|12/28-30/00: A Funky Hobbs type switch… Over New-Years weekend, we had sort-of a snowstorm, and this was optimal shop-time… I had been hunting around for a hobbs switch which could be adjusted to the various pressures we use, and couldn’t find anything suitably cheap and funky… So I cut an old Carter fuel pump in half, gutted it, and made a little bracket that would hold a set of points from an old Rambler, open using the spring tension from the points. To hold it open rather than closed, the “far” end of the spring needed to be mounted in a different spot, and a certain amount of bending and fooling around was necessary to get it just right. When the boost rises, the diaphragm in the fuel pump starts to move, it is opposed in this movement by the stock fuel pump spring, and perhaps a few washers to increase spring tension enough to keep things quiet until the working range of 4-10 psi is reached. Then, as the rod on the diaphragm starts to move, the threaded on extension making the rod long enough to reach the points assembly starts to push on the backside of the point breaker arm, pushing the normally open set-up to close. The points must be insulated from the body of the device on the spring side or it will short the circuit, so a little block of plastic was carved to hold the far end of the spring in place with a machine screw (which also is the terminal post for one of the connections of the switch. By adjusting the “point gap” in the traditional way, adjusting the little threaded extension on the diaphragm rod and adjusting the preload on the fuel pump spring (with the washers) I was able to cause the points to make contact at any desired psi level! To check this, I made up a little junction block where I could hook up a small compressor, a pressure gauge and an adapter to connect a hose to the switch. I also had a little bleed valve in the circuit to adjust air pressure. I hooked an ohmeter up (could use a light or buzzer) to test continuity of the switch, and gradually increased pressure, waiting for the rod to push the points shut and close the switch. I’m sure most fuel pumps and points could be adapted to make this switch. The only thing to remember is that there is really a lot of power in the diaphragm at the max of 10-20 psi most will be running their cars, and the setup should be adjusted so that it is just making a connection when you are out of rod movement, if not, and the bracket holding the points isn’t strong enough, the whole thing will twist itself into a pretzel! |
Next, I made a Blow-Off valve as mentioned in various TurboForce publications using a pipe tee, a Stude exhaust valve, a brass plug and a spring. Chucking the tee into a lathe squarely was accomplished by threading in a nipple and tightening the chuck on that. Then, the taper of the valve seat could be made. Later, using some valve grinding paste, I made the seal fairly air tight by lapping the valve in (used a drill to do it….). The hardest part was getting a good seal on the plug which acts as the “valve stem”. I suppose I could have used a real valve stem and seal, but good ones would have cost money! Instead, I picked a size hole a bit smaller than the valve stem, and drilled it in the plug. Since I didn’t have a reamer, I then sanded down the valve stem itself to fit the hole….. If there is too much leakage there in practice, I’ll just put a short length of radiator hose over that whole end of the tee with a bung on the end and a hose clamp to the tee (sort of like a little carb box idea….). Again, I used my little test set-up to add spring tension until I got the valve to release at 15 psi. You may remember that I already have the radiator cap device as a blow-off valve. It started to sound incapable of handling the amount of air necessary when boost approaches 10-15 psi, so I will probably set it up to open at 2 or 3 psi to fill an air tank. I will be using the compressed air early in spool-up to eliminate any lag by injecting it on the backside of the turbo compressor vanes…..Remember the canning funnel? Made an adapter out of a piece of aluminum plate which matched the top of the AFB and had a groove just the right size for the i.d. of the funnel. This was then epoxied to the funnel. I had to make some little grabbers to hold the plate . onto the carb. These need to be rather strong if they are to hold 10 or more psi.The regulator needed to be mounted somewhere, and since I wanted a fuel pressure gauge visible reading pressure right at the carb, I needed to do some creative plumbing. The regulator has two outlets, and I used one for the gauge, the other into the carb. The regulator screws right into the carb now using some brass fittings which I soldered together. Now, the gas inlet/filter, which was on the far side from the fuel pump, is more convieniently plumbed for hook-up.Also made up some long nuts to make bolting the intake manifold back on a bit easier. Next I’m adding a stub to plumb in the blow off valve and fitting on the intake plenum to gauge the “true” boost and as a location for a pressure switch which will ‘arm’ the air injector only when pressure is low. This can be an oil indicator light sensor according to a little test I did with my set-up mentioned above. This particular sensor turns on until about 3.7 psi. Just long enough to get the lag out, but not long enough to waste all the stored air.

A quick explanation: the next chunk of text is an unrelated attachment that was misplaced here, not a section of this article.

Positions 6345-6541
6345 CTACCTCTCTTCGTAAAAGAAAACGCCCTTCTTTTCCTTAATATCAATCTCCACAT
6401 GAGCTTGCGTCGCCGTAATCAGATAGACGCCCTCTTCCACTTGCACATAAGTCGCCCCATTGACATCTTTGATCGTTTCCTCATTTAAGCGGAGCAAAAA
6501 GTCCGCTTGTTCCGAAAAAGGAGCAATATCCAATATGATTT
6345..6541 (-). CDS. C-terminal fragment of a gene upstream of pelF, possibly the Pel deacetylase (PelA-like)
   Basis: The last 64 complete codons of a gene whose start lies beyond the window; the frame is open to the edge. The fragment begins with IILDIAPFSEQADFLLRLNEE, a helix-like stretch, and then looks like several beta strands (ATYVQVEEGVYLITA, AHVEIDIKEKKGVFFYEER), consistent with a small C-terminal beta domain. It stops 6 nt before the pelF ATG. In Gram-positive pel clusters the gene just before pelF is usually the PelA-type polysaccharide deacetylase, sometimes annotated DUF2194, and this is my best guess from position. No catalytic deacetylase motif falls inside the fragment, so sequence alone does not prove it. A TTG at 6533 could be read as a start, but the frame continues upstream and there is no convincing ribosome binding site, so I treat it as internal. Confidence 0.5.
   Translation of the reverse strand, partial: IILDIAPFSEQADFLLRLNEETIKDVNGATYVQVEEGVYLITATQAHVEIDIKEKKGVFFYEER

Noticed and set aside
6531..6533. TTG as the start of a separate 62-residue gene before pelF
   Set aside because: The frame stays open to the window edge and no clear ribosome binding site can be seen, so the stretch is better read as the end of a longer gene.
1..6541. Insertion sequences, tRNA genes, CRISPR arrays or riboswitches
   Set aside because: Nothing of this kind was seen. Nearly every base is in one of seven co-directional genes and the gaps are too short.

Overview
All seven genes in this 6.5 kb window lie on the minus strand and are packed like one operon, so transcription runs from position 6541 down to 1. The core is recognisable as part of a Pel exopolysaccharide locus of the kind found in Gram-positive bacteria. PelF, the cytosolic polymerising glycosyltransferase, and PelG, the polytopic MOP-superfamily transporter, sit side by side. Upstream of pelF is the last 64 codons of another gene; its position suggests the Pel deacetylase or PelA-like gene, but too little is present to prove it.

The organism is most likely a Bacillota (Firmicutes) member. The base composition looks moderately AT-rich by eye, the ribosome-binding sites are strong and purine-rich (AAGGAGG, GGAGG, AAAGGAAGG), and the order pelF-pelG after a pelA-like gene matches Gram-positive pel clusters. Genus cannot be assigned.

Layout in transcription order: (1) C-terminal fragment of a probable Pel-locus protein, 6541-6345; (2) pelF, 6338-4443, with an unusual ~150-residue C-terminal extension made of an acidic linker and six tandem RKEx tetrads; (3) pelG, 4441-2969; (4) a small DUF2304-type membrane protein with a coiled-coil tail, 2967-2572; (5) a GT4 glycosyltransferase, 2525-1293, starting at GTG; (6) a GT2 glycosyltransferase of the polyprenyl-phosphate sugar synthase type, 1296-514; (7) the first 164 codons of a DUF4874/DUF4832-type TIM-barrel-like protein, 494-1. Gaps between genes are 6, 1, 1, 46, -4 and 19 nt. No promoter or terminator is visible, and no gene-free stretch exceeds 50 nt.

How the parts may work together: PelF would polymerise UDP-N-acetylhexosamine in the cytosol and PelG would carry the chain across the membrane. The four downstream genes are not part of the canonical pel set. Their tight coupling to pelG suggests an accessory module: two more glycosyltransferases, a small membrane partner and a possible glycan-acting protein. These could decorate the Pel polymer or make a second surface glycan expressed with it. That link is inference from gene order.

1/8/2001: This weekend I made a mount to hold the blow-off valve, probably on the fender wall. I also machined a stub for the blow-off valve take-off and welded it onto the “filler neck” where the radiator cap valve is mounted. I tapped a stub on the intake manifold to mount a “T” just below the carb. The “T” will go off to the boost gauge on one side and an oil light indicator switch. This switch is set to turn OFF when the pressure gets up to about 3.7 psi. This will ‘dis-arm’ the compressed air “Lag Eliminator” (hence to be referred to as LE). Next I pirated the housing off the 2nd 2.2 turbo which was GIVEN to me to prepare it for a quick swap later in the cold garage. Inspecting the turbo, it is just fine. I’ll store it in a safe place until I can get a housing over that turbine. I then studied the housing and figured out a good place to put the injector for the LE. I very carefully drilled this sort of oblique hole and then made an aluminum ‘injector’ to screw into the hole from the outside which would accept a hose from the LE set-up. Made it out of aluminum to match the thermal expansion of the aluminum housing, which I suppose was a good idea. Also, in rereading the article on sealing the the AFB in Dick’s Turbo book, I decided to make up a seal for the accellerator pump shaft. I turned a little rubber seal and then an aluminum washer which I epoxied in place in the top of the carb.
Home page Next Chapter